The Queens Speech Amendment – Catastrophe or just another day in Westminster?


Josh Hitchens,

It’s fairly obvious to most observers that Dave and George are on shaky ground. The past two months have been tough ones for our embattled prime minister. He has been undermined by three Conservative cabinet ministers in the aftermath of the disastrous Eastleigh by election, attacked by backbench MPs for promoting patronage, being weak on Europe and being out of touch with the electorate. Finally comes the catastrophic results of both the by elections and then the local county elections. Cameron’s in trouble and so is the Conservative Party.


But the question is whether this latest rebellion over the Queen’s speech will prove to be the beginning of the end for Mr Cameron. Or will it simply prove to be another bump in the very bumpy road of his premiership? The proposed amendment’s wording is fairly platitudinous and would have little practical impact on government policy if passed. It simply states that the house “respectfully regrets that an EU referendum bill was not included in the gracious speech”. The amendment is hardly a revelation, anyone who has so much as walked past a newspaper stand in the last two years could have guessed that many Tory MPs would have liked cast iron commitments on a referendum in the Queen’s speech. What’s more the amendment would in no way be binding on government policy or UK foreign policy so many will wonder why so much is being made of this latest spat between party leadership and the backbenches.

Firstly it shows that backbenchers have little faith in Mr. Cameron’s promise of a referendum in 2017. Or at least accept that the public have little trust in his promises. This in itself is a fairly damaging development for the prime minister, how could he possibly hope to go into 2015 fighting on the back of a promise for a referendum when even his own MPs don’t fully trust his assurances?

Secondly it shows a fairly discouraging lack of belief in the government backbenches that Mr Cameron will be Prime Minister following the 2015 election. This is why even those who do believe his promise that in the event of a Conservative victory in 2015 there will be a referendum want him to legislate to force the next government to hold a referendum regardless of who is in power. Because they believe as things stand it is unlikely that the Conservatives will win the election under his leadership.

Finally, constitutionally, an amendment to a queen’s speech even being tabled by MPs is a monumental event. The last time it happened was in 1946 and up until the passing the fixed term parliaments bill the passing of a queen’s speech amendment constituted a vote of no confidence and would force the prime minister’s resignation. Whilst legally this is no longer the case, in principle if the amendment was passed it would constitute a very clear signal from both the party and parliament as a whole that the prime minister’s position is becoming untenable. The mere tabling of the amendment by his own party is damaging, but there is a good chance that the passing of it would prove fatal.

David Davis and the other 29 MPs who signed the amendment must have been aware of the stakes. They must have known that this shot across the bow of Mr Cameron’s premiership would undermine his credibility and risk his position. Indeed it’s hard to believe that this was anything other than their intention. They would have been acutely aware of the connotations of tabling an amendment to the queen’s speech and the damage it would inflict on Mr. Cameron. Indeed something is afoot in the parliamentary Conservative Party and if I was Dave or George I would be worried.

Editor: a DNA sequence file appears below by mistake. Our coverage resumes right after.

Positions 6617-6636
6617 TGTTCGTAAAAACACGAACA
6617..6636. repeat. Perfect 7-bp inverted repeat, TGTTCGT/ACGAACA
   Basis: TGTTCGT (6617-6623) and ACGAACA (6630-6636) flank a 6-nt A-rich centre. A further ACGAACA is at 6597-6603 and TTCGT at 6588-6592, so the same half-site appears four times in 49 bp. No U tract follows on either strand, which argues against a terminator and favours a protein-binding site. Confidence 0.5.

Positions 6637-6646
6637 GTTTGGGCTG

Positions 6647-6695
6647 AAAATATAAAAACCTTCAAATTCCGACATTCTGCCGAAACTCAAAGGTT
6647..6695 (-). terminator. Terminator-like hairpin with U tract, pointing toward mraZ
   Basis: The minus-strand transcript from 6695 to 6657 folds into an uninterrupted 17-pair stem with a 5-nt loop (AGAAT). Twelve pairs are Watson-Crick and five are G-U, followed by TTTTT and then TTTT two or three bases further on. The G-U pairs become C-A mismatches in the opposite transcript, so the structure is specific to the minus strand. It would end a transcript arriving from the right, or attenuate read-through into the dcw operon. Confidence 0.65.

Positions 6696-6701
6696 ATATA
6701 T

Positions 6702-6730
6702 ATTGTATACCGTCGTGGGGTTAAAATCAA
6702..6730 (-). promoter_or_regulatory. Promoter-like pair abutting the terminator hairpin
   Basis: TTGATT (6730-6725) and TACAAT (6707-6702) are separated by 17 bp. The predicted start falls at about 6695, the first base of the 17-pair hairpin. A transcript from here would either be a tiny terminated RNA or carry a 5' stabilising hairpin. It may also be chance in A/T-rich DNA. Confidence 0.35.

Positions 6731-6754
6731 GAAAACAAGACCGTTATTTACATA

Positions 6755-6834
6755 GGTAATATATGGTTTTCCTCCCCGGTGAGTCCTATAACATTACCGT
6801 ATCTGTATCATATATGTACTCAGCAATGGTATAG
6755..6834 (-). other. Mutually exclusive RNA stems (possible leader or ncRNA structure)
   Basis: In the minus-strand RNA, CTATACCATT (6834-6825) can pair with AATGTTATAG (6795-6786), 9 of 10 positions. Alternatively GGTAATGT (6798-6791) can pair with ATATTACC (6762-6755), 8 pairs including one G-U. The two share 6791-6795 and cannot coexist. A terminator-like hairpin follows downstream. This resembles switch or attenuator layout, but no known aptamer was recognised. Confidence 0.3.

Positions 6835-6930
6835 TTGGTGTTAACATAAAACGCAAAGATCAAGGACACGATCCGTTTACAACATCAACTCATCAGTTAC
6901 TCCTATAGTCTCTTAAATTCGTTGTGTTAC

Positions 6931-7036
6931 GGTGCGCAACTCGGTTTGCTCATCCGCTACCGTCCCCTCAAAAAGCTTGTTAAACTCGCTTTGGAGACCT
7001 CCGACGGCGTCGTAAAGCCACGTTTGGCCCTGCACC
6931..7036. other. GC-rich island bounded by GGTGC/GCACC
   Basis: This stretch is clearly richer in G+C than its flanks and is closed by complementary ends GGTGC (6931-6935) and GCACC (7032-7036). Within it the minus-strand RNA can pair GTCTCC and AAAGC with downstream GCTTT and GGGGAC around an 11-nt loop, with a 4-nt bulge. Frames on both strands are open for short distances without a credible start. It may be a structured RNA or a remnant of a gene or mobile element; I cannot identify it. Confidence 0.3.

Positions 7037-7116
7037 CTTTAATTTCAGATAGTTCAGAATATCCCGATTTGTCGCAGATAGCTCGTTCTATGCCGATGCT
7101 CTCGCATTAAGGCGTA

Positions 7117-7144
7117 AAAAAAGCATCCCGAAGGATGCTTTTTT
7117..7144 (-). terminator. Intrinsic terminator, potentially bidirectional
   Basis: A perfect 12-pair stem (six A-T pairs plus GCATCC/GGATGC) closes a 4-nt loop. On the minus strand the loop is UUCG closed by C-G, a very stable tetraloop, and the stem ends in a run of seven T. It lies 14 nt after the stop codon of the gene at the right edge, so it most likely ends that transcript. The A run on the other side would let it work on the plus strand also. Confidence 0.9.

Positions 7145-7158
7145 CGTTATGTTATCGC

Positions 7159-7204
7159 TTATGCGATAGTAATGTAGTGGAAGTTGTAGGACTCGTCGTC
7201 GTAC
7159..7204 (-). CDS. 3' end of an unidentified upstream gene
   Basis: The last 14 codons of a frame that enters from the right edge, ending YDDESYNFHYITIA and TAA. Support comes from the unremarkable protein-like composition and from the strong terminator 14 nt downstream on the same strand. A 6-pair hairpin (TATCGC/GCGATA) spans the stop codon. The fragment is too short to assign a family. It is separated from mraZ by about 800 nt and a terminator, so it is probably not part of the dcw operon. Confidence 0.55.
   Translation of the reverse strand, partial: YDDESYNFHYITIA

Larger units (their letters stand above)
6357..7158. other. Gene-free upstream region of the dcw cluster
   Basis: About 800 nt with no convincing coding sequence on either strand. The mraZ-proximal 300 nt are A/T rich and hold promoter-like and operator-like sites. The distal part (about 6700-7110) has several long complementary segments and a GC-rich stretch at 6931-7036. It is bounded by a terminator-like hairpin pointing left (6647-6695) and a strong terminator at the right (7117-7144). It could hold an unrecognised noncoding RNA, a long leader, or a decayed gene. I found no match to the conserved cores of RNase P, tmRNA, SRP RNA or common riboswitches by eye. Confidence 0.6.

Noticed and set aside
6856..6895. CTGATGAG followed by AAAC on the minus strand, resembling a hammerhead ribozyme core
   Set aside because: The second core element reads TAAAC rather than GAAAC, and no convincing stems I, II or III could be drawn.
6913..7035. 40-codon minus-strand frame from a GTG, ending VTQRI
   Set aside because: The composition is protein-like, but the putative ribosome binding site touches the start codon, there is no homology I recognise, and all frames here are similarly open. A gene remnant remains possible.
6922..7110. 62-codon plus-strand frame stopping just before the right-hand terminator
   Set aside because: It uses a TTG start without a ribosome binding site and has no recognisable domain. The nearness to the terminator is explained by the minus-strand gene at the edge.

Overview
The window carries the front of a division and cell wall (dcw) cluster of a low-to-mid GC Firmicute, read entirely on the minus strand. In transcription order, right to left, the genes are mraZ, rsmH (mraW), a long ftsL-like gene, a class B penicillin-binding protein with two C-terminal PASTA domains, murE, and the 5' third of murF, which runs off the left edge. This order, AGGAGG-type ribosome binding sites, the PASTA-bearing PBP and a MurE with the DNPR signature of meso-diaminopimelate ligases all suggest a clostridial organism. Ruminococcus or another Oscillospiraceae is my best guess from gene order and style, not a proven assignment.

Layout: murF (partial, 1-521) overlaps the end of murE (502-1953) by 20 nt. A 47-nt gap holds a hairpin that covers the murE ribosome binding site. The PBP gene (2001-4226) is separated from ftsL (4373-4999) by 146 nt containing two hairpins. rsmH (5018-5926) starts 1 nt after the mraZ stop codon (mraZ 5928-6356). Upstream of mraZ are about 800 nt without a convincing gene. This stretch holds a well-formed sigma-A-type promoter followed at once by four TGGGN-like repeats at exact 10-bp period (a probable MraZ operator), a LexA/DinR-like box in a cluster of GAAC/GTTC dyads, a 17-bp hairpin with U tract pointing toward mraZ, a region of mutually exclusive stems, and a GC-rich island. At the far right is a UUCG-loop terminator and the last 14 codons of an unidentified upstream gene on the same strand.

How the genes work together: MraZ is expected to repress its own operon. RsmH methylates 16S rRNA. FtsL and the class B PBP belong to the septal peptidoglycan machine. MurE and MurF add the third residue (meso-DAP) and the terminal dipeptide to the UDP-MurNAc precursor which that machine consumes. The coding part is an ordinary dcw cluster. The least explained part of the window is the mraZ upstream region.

Many MPs are exasperated. They know that they face losing their seats in 2015, seats that represent the realization of life long ambitions; they see the advance of UKIP and believe that Mr Cameron’s perceived ‘New Tory’ approach of abandoning traditional Conservative values have cost them many of the votes they would need to keep their seats and livelihoods. Europe has become the focus of this and is a fight from which they will not back down.

However, this is not the first time that Mr Cameron has had to contend with rebellion on a large scale. In 2011 81 Tory MPs defied the Whips and voted in favour of a referendum, but there is a different feel in Westminster now. The Government doesn’t feel as confident and the Prime Minister doesn’t look as secure. Since 2011 he has suffered two abysmal election results, had to endure attacks from senior party figures and dealt with a perceived leadership bid by his home secretary. He is weaker now than he has ever been.

It is hard to see this latest incident as anything other than a component of a calculated campaign to finish him off, or at the very least force a change in government direction. Following the disastrous county elections the dissidents sprang into action.  There have been attacks from David Davis, less prominent MPs like Dr Sarah Wollaston and then the bombshell from Lord Lawson advocating a total withdrawal from the EU.

Will Cameron survive this fight? Probably, he has desperately tried to pretend that this isn’t a direct attack on his leadership by hinting towards a free vote and even implying that he would have considered voting in favor of the amendment if he wasn’t out of the country. This charade coupled with the remarkably fortunate clause in the fixed-term parliaments act redefining a vote of no confidence gives him some maneuvering room.

However the Prime Minister should be warned, these rebellions create a perception of chaos and weakness. If the Parliamentary dissidents don’t topple him first the public are unlikely to back a leader still seen to be weak in 2015. The Prime Minister must be seen to rein in the rebels and get his party behind him. Because, as it stands, his MPs sense blood.



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